Although the bacteria that have disappeared from the wood surfaces are found alive inside the wood for some time after application, they evidently do not multiply, and they gradually die. They can be detected only by splitting or gouging the wood or by forcing water completely through from one surface to the other. If a sharp knife is used to cut into the work surfaces after used plastic or wood has been contaminated with bacteria and cleaned manually, more bacteria are recovered from a used plastic surface than from a used wood surface.

The experiments described have been conducted with more than 10 species of hardwoods and with 4 plastic polymers, as well as hard rubber. Because we found essentially no differences among the tested wood species, not all combinations of bacteria and wood were tested, nor were all combinations of bacteria and plastics or hard rubber. Bacteria tested, in addition to those named above, include Campylobacter jejuni, Listeria monocytogenes, and Staphylococcus aureus.

We believe that the experiments were designed to be properly representative of conditions in a home kitchen. They may or may not be applicable to other plastic and wooden food contact surfaces or to cutting boards in commercial food processing or food service operations, but we have no reason to believe that they are not relevant, except that not all plastic surfaces are subject to knife-scarring

We have no commercial relationships to any company making cutting boards or other food preparation utensils. We have tested boards and cleaning and disinfection products, some of which were supplied to us gratis. We believe, on the basis of our published and to-be-published research, that food can be prepared safely on wooden cutting surfaces and that plastic cutting surfaces present some disadvantages that had been overlooked until we found them.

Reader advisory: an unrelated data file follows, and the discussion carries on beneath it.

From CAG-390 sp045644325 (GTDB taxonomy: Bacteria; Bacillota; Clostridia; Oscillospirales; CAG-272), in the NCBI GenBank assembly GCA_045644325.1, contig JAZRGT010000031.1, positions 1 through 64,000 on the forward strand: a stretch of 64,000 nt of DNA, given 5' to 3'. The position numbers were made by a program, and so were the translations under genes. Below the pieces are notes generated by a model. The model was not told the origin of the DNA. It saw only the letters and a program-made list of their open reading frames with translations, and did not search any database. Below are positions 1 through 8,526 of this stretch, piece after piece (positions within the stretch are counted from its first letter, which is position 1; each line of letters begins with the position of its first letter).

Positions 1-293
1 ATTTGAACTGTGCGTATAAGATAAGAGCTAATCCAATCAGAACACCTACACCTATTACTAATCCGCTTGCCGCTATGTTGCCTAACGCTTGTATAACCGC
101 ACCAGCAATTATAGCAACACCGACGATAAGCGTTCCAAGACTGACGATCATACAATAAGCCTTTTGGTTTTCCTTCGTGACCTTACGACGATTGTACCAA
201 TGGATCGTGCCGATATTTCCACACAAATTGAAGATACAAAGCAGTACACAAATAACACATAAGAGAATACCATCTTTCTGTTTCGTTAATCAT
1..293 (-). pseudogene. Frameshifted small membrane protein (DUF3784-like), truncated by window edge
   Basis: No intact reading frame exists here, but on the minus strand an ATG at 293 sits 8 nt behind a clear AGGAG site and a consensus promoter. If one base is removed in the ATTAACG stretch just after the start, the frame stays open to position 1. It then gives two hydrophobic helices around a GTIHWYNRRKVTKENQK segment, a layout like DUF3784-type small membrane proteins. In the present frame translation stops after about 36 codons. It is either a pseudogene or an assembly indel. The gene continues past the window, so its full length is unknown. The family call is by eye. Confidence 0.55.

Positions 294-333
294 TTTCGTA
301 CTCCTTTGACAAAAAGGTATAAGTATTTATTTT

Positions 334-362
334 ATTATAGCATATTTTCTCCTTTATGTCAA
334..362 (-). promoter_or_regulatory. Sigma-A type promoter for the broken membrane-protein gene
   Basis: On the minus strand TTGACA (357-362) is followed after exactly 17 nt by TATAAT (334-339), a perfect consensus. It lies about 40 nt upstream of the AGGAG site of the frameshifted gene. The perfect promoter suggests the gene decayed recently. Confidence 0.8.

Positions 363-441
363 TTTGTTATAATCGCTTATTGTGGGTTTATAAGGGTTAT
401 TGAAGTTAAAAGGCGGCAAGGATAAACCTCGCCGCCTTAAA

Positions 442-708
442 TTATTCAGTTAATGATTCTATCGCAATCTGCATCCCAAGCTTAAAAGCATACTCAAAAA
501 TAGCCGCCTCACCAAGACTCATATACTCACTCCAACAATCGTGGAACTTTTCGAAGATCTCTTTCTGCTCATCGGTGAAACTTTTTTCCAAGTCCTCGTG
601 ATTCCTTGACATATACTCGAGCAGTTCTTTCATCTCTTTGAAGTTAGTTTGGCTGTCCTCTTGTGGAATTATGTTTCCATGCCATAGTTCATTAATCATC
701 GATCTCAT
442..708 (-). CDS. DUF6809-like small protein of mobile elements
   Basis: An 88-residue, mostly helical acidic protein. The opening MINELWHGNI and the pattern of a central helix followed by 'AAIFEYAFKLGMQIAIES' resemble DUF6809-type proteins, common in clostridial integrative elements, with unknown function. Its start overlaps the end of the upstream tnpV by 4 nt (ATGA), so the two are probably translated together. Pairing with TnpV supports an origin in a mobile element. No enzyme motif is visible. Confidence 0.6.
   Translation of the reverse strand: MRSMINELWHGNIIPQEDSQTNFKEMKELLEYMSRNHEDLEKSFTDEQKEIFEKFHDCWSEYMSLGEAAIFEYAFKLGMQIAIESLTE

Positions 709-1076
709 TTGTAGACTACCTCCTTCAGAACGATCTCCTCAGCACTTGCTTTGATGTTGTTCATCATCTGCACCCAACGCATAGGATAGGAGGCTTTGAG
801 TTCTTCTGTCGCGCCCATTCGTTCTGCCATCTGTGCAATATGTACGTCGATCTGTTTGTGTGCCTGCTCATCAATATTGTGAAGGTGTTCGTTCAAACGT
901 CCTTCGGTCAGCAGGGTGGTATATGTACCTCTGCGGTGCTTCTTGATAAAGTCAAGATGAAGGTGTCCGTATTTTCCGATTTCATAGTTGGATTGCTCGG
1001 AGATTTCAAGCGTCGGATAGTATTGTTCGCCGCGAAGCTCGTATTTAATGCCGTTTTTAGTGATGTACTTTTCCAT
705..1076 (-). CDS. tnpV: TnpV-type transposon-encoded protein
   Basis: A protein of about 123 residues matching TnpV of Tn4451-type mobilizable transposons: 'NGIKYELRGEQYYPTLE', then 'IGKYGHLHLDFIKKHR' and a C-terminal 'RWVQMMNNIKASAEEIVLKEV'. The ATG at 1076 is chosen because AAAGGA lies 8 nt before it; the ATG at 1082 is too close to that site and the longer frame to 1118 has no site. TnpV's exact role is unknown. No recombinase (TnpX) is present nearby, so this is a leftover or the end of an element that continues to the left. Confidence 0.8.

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 Post subject: Re: Cutting boars question
PostPosted: Wed Jul 17, 2013 7:00 pm 
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Seems some of my comments ruffled feathers. Jim, what did I say to insult you. Why would you take such offense personally? When I said "The world uses wood but you know better" perhaps I could have worded that differently but it wasn't directed toward anyone in particular. As its been said before, "If one looks for offense, one will be offended"


But while I'm at it, you're assuming that you got the FBI from the cutting board. Did you have it tested to see if it was in fact contaminated. As stated above, if you practice proper food pre methods, you won't get sick from wood.


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 Post subject: Re: Cutting boars question
PostPosted: Thu Jul 18, 2013 10:10 am 
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Man I am just letting it go, we have no problems, the incident was almost 20 yrs ago and that was the findings acording to the ER on call asking what I had ate that day and that was basically all I had had that day. No problems here and no I am not special. And I was going to ask the restaurant in question to have all their boards tested. It was my fault for eating there since there rating wasn't the best but my coworker had exactly what I had a d came in the next morning with almost similar symptoms, after 20 years testing would be impossible but basically I was just asking what board would be better and the problems I was having when I cleaned them. I will be ordering a cherry or maple board soon and I will go to Walmart and get some of the cheap poly boards for chicken. That's all I was asking if you go back and read the original post. I am more than over it and the answer is know I am not a special person I usually put my pants on one leg at a time unless I can't bend over well that morning and if that happens the wife helps and than I feel special. No issues here my conscious is clean I have jiggers things to worry about. Peace to you and yours and I hope you have a very good day. Jmbullman



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 Post subject: Re: Cutting boars question
PostPosted: Thu Jul 18, 2013 2:35 pm 
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This is were I find keeping a board conditioned properly probably helps a lot too. A well oiled/conditioned board is going to absorb less liquids and bacteria and make them easier to clean.